We congratulate all twelve longlistees, Australian and international. Unsurprisingly, themes of ruined ecologies and mortality feature. Many poems demonstrated great imaginative fealty with histories of language, poetry, and culture; these stood out, as did poems resisting easy closure, easy language fixes. Elsewhere, outstanding poems tackled themes of race, displacement, environment, and feminism, but without virtue-signalling or over-burdened visions of endtimes.

Determining the shortlist was the most difficult part of proceedings. Each longlisted poem was a potential winner. We read, re-read, and re-read some more. Happily, thoughtful, logical correspondences in our final judgements prevailed. I’ll now talk briefly to the final shortlist of five.

Wiradjuri poet Jazz Money’s ‘bila: A river cycle’ is an epically beautiful free-verse poem of bila and bilabang, rivers and riverine drybeds. This poem explores toxic poetics, linking it with the great postcolonial environmental writing of Alexis Wright, Oodgeroo, Lionel Fogarty, Jeanine Leane, and Tara June Winch. Both lamentation and reclamation, this poem reflects ancient and continuous Aboriginal ecological knowledge held within the sacredness of place. The poem’s formal range moves from vernacular free verse to open-field poetic, and finally to language- and ecology-rich creation story. The poem concludes with images of resilience. Bila, all bila, survive, even if degraded.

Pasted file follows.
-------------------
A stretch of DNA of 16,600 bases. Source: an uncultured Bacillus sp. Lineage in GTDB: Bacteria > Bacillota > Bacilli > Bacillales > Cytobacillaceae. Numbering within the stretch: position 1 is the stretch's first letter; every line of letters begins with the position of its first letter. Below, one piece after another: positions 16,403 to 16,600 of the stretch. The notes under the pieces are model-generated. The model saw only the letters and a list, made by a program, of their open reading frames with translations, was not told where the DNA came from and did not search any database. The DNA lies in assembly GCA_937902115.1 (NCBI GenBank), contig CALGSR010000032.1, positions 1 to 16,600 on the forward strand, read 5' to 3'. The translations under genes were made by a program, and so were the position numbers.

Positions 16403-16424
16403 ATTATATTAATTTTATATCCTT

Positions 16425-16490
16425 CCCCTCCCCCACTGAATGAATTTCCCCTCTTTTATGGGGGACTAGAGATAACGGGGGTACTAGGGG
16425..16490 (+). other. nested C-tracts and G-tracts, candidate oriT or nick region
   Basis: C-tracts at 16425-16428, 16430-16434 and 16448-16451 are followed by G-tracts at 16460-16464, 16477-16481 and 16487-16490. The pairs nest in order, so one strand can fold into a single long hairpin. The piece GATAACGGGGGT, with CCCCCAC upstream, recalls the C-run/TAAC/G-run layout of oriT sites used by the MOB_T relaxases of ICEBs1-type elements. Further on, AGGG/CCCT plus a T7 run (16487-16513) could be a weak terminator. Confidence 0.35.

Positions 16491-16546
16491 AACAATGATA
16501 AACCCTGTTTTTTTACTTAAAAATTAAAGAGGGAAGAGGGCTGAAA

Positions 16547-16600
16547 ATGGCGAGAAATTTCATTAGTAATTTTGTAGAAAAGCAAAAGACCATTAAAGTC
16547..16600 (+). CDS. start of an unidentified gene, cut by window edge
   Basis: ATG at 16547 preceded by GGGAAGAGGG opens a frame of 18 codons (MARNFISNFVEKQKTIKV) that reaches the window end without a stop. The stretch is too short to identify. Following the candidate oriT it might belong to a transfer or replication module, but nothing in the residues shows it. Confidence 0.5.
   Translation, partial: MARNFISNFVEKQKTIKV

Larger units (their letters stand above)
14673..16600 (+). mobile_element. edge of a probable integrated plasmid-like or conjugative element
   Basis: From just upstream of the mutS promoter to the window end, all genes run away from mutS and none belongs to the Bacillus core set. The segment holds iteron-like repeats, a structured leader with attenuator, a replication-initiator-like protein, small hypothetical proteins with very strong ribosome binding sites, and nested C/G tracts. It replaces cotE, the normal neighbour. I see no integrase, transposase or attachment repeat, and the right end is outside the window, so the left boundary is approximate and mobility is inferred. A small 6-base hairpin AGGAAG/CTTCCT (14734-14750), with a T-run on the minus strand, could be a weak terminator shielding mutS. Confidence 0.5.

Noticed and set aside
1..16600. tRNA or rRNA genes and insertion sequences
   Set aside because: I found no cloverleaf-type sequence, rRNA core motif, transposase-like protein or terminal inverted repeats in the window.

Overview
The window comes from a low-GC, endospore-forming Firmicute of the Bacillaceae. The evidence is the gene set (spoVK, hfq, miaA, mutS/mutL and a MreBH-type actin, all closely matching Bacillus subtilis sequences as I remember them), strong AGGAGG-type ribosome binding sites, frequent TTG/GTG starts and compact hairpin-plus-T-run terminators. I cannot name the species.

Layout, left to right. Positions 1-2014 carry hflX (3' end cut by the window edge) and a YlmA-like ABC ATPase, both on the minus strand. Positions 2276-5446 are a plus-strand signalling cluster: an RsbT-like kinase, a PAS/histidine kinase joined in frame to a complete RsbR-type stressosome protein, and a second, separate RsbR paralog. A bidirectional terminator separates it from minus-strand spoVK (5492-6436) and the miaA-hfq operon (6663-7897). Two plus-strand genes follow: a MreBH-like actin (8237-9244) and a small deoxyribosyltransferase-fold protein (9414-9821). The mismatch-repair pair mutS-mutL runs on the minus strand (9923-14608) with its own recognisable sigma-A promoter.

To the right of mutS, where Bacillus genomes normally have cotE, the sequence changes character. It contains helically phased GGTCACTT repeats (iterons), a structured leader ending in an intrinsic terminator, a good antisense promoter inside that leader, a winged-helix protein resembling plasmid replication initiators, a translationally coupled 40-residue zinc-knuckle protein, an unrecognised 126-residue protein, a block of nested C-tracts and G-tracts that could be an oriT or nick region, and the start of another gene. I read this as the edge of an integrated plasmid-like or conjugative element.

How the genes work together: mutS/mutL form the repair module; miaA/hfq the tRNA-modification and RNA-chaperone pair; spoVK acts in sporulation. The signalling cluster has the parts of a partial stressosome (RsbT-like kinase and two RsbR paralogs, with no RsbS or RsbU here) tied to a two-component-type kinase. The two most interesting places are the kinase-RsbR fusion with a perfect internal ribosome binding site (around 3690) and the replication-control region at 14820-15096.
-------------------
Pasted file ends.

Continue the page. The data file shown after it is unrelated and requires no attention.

‘The poetics of fo(u)rgetting’ by Arab-Australian poet Sara M. Saleh tells the story a resettled Lebanese refugee family from a daughter’s point of view. ‘I forget tradition,’ the narrator opens, passing around a tray of sticky dates. Chewing and spitting back the date pits enables the women to ‘break the dusk’. The poet deploys searing lines of diasporic alienation: ‘I forget how our Lebanon made its way to Lakemba … We pretend not to notice, this neighborhood is an obituary’. The double shellshock of a family displaced by war is evoked with quiet pathos. But cultural observances mean one thing to the older generation and another to the next. These ruptures were sensitively observed across this lush, cinematic poem.